OS Grid ref:- NY 562154
The village of Shap lies just a mile outside the Lake District National Park, at the southern end of the Lower Eden Valley. Occupying a wind swept moorland ridge, it is a long, narrow village which straddles the A6. The village was formerly known as "Heppe" meaning a heap of stones.
The road through Shap became the stage coach route north in 1763 when the turnpike road was constructed from Kendal to Eamont Bridge, it became the A6. The A6 was the main arterial route north into Scotland until the completion of the M6 from Kendal to Penrith in 1970 diverted the traffic from the village.
Many of the villages houses date from the eighteenth century, at its centre stands the market hall, which was built in the 1680's. The village has a number of pubs, shops and a range of accomodation facilities.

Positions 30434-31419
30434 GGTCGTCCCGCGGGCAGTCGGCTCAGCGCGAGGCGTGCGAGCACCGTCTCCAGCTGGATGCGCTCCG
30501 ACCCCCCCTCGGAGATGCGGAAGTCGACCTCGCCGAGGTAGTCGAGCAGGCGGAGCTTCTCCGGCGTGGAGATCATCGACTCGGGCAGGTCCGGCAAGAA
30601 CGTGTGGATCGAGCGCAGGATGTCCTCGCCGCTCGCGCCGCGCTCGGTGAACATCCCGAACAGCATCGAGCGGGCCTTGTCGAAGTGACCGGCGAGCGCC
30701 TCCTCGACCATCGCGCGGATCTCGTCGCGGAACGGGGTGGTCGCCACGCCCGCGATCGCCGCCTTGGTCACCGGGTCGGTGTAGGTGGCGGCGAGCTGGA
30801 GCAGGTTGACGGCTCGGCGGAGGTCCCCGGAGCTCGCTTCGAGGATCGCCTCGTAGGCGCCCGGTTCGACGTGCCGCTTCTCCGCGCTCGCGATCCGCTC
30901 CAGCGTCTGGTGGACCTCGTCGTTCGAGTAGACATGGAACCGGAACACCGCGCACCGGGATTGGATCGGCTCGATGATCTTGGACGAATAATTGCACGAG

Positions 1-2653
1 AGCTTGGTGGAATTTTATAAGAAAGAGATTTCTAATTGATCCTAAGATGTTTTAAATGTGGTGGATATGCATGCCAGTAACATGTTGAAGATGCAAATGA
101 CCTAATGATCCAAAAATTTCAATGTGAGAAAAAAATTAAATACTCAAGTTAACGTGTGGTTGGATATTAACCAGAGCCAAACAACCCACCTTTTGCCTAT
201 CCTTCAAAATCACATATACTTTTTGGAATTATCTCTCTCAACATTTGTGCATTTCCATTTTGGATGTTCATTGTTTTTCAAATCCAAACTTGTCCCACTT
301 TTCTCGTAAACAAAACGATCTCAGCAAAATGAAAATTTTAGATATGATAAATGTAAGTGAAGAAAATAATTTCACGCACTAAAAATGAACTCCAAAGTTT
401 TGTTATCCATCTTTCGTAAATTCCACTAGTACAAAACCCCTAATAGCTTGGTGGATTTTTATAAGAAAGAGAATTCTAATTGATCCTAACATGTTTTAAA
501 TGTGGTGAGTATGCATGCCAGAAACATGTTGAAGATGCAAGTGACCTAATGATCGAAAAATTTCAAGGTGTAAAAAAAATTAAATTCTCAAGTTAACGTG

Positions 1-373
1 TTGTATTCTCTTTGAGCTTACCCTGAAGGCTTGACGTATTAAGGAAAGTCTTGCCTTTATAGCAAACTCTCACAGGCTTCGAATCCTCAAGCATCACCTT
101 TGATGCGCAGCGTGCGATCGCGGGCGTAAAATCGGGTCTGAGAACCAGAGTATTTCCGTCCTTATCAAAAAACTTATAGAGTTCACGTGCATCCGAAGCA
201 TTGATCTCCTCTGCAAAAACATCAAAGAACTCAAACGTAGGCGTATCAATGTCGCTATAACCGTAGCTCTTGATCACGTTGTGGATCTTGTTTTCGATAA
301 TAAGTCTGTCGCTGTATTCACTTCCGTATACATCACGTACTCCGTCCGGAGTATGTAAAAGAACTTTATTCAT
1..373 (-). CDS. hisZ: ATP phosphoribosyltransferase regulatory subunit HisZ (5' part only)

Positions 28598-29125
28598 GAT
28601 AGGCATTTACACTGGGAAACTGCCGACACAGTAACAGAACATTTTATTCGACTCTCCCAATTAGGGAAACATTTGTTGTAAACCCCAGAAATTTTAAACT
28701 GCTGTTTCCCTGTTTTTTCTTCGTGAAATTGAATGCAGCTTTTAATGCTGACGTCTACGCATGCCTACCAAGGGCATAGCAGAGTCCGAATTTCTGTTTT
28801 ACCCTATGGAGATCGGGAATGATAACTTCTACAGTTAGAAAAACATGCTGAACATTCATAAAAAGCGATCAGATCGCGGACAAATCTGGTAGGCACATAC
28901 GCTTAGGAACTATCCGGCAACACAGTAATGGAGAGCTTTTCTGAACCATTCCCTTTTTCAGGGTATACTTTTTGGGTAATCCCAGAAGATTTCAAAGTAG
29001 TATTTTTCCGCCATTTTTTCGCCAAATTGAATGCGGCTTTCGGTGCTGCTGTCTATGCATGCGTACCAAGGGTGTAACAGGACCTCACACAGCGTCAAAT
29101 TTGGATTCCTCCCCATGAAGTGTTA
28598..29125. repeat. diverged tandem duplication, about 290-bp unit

Shap Wells, a latge hotel owned by the Earl of Lonsdale, was opened in 1833, due to the number of visitors to Shap Spa which lies within its grounds. Princess Mary, daughter of George V, once stayed at the hotel. During World War II it was used as a prisoner of war camp for German officers.
St. Michael's Church, Shap
This site on which St, Michael's stands has been occupied by a church from as early as 750 A.D. The church was once served by the canons from the neighbouring Shap Abbey. In 1898 the church underwent an almost total rebuild, just retaining the Norman arcade. There are several stained glass windows by a variety of artists.
The church, a grade II listed building, was completely restored in 1898. The earliest surviving part of the original building fabric, is the south Arcade to the Naved which dates from the early thirteenth century. The Tower was constructed in 1828.
In 1898 The Chancel dates to 1898, it replaced an earlier structure of 1765. At the same time the Vestry was rebuilt, the Organ Chamber added and the South Aisle extended westward to form the Chapel. The church contains a variety of interesting stained glass windows.
There are many stone circles and standing stones nearby, one of which is Kemp Howe Stone Circle which lies in a field off the road just south of the village.